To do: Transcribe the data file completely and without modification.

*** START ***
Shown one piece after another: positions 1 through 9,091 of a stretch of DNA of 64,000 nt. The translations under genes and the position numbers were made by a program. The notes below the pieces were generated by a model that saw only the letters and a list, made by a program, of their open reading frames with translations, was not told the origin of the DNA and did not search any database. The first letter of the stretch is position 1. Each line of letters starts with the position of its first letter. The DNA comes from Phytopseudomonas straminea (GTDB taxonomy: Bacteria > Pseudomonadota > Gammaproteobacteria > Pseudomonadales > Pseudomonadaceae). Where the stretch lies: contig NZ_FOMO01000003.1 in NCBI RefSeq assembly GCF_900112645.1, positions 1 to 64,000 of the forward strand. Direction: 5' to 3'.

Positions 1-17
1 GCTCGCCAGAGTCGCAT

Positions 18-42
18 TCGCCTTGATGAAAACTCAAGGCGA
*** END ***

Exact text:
Shown one piece after another: positions 1 through 9,091 of a stretch of DNA of 64,000 nt. The translations under genes and the position numbers were made by a program. The notes below the pieces were generated by a model that saw only the letters and a list, made by a program, of their open reading frames with translations, was not told the origin of the DNA and did not search any database. The first letter of the stretch is position 1. Each line of letters starts with the position of its first letter. The DNA comes from Phytopseudomonas straminea (GTDB taxonomy: Bacteria > Pseudomonadota > Gammaproteobacteria > Pseudomonadales > Pseudomonadaceae). Where the stretch lies: contig NZ_FOMO01000003.1 in NCBI RefSeq assembly GCF_900112645.1, positions 1 to 64,000 of the forward strand. Direction: 5' to 3'.

Positions 1-17
1 GCTCGCCAGAGTCGCAT

Positions 18-42
18 TCGCCTTGATGAAAACTCAAGGCGA